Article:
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Blog entry by Woodbutchery posted 04-04-2017 01:52 PM 702 reads 1 time favorited 6 comments Add to Favorites Watch

It’s about the practice.

Saw a video this morning emphasizing this, someone doing very nice calligraphy with a crayon marker. It is an excellent reminder that craftsmanship is about something other than collecting the finest tools.

I’ve been a musician, of one sort or another, for most of my life. While I occasionally get paid gigs, this is another hobby for me, and I’m driven to find ways of playing better, learning new tunes and songs, and then learning how to master them. I gain nothing from the effort other than satisfaction at continued improvement.

That being said, I understand practice, and the video reference is a good reminder to anyone in any hobby, but especially with those who craft wood pieces. Whether they be art or utility pieces, each act in the creation process is a chance to practice and sharpen skill sets. Machine or hand tools, making the choice to use these actions as a continued practice helps keep me in a learning frame of mind.

I’m transitioning to using hand tools more, and while my hand saw cuts and chiseling are still a bit sloppy, I’m not deterred from continuing on, because I know that continued practice will slowly help me improve. I see incrementally better practices and results each time. I make mistakes and learn from them.

My tools are not the finest, but they are what I have, and as I learn more about their maintenance, sharpening skills developing as I hone the blades or set the teeth on saws, they become more adequate tools for the job, not because the tool has changed, but because the user has learned to do the best with what they have. Just as with the music, I gain satisfaction at continued improvement, no matter how incremental.

-- Making scrap with zen-like precision - Woodbutchery



6 comments so far

View Monte Pittman's profile

Monte Pittman

25832 posts in 2090 days


#1 posted 04-04-2017 02:03 PM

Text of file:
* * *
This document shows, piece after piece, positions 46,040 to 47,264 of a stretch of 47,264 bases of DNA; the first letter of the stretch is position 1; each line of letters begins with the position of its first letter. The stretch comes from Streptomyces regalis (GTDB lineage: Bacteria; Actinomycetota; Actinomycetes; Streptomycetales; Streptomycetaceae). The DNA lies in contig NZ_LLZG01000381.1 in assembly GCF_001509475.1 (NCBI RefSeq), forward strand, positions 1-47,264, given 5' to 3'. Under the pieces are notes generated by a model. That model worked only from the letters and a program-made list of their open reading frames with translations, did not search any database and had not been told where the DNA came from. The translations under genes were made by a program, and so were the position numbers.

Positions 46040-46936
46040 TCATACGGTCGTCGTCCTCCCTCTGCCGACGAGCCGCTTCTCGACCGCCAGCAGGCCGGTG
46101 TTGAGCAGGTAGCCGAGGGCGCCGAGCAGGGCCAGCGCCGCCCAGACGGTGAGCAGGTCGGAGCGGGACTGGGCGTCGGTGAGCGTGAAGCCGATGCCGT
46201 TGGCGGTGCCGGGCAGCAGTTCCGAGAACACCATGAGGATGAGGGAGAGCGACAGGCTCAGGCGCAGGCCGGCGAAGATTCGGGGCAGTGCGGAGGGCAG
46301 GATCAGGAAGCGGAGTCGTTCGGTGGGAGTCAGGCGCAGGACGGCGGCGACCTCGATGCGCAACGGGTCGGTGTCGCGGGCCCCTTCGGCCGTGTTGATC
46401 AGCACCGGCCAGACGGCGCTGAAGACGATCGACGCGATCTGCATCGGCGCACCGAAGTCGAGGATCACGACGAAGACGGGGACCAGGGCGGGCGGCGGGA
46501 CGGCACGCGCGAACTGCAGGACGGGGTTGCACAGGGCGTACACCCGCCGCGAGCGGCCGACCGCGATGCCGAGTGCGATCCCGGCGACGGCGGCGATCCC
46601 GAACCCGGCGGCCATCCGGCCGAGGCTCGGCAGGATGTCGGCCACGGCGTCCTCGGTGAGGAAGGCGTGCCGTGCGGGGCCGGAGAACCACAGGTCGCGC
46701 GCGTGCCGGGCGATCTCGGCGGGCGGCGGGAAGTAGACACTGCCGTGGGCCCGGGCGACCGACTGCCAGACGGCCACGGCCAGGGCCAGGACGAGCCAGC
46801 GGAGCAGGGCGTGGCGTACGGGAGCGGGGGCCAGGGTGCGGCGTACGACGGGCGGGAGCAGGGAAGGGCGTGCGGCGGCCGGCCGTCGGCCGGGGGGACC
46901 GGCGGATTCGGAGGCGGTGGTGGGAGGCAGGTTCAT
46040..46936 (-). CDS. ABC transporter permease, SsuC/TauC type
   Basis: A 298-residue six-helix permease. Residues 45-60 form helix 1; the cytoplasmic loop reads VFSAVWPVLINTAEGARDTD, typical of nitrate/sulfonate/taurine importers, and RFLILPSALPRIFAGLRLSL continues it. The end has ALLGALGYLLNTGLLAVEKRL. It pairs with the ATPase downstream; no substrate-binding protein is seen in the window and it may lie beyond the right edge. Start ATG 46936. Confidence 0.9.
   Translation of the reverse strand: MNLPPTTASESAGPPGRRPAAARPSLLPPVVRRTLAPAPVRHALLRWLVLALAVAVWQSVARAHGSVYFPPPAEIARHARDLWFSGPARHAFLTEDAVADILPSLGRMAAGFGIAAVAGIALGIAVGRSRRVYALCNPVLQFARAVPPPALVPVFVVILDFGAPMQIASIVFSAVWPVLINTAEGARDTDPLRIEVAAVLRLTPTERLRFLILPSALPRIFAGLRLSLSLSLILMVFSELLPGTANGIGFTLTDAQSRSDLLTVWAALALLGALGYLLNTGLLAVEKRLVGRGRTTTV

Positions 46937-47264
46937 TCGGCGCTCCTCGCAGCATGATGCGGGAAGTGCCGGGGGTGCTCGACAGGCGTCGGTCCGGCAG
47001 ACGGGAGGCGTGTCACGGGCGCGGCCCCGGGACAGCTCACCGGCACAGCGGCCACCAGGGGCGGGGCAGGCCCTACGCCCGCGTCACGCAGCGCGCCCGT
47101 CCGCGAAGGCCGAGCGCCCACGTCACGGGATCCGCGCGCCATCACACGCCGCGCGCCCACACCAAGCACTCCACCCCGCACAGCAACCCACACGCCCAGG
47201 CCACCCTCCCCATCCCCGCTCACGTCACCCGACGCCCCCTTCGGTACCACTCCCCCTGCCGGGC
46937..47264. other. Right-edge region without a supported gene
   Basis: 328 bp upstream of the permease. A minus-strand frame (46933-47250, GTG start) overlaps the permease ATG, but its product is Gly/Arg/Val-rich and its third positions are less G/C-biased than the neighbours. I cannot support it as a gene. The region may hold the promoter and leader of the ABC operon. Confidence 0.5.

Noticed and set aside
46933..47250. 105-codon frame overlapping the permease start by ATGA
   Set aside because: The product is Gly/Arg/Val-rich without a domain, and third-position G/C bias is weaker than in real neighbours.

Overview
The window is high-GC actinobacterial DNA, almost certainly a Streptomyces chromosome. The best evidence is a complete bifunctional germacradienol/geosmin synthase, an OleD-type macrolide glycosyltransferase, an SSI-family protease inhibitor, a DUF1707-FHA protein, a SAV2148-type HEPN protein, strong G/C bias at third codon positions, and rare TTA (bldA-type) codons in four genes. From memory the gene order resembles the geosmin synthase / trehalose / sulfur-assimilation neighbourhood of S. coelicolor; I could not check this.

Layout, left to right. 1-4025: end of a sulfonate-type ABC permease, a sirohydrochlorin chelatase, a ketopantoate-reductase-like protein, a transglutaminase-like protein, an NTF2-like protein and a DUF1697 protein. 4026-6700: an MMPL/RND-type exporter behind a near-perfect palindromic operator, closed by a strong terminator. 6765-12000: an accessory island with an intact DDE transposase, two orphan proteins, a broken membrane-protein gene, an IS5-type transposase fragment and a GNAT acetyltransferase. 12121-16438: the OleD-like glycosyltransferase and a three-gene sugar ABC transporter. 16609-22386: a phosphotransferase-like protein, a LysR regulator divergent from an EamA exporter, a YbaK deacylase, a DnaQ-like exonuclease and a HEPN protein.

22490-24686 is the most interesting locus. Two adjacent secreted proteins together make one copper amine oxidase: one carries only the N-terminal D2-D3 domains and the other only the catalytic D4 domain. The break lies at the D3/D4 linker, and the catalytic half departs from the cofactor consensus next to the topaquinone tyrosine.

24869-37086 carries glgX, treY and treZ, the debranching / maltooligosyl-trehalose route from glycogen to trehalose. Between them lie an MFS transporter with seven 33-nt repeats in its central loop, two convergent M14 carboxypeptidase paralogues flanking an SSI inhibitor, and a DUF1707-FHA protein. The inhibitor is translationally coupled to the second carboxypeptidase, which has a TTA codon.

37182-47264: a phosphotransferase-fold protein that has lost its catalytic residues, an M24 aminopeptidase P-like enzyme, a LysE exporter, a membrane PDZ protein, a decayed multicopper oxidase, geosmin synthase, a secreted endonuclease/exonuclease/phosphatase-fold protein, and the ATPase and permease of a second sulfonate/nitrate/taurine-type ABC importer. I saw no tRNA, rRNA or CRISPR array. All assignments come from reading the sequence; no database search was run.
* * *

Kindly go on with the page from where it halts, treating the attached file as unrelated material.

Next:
Good topic.

The best tools may make it easier to do a job, but it’s still the craftsman that determines the finished product.

-- Mother Nature created it, I just assemble it.

View Smitty_Cabinetshop's profile

Smitty_Cabinetshop

14634 posts in 2371 days


#2 posted 04-04-2017 02:07 PM

Very nice post, great read. It’s a great reminder why we often do the things we do: Improvement is it’s own reward.

-- Don't anthropomorphize your handplanes. They hate it when you do that. -- OldTools Archive --

View dbhost's profile

dbhost

5672 posts in 2984 days


#3 posted 04-04-2017 02:09 PM

Then you might find this of interest.

I too am a musician, after a sort. I am a multi instrumentalist (Electric bass 4 and 5 string, percussion, and learning guitar). Like you I occasionally get paid gigs, but mostly play for the sheer joy of playing.

Like my workshop, my music room isn’t filled to the gills with the finest of anything. And like my instruments, what makes tools do their best, is when I keep everything tuned properly, and I practice, practice, practice…

FWIW, my basses are SX, Squier by Fender, and Ibanez, my drum kit is Peavey, my guitars are Rogue and SX. My amps are Fender and Behringer, my mixer and mics are Behringer, and my powered PA speakers (I am the only one in my band that can foot the bill for speakers) are Harbinger. Far from the best gear, but we make it work.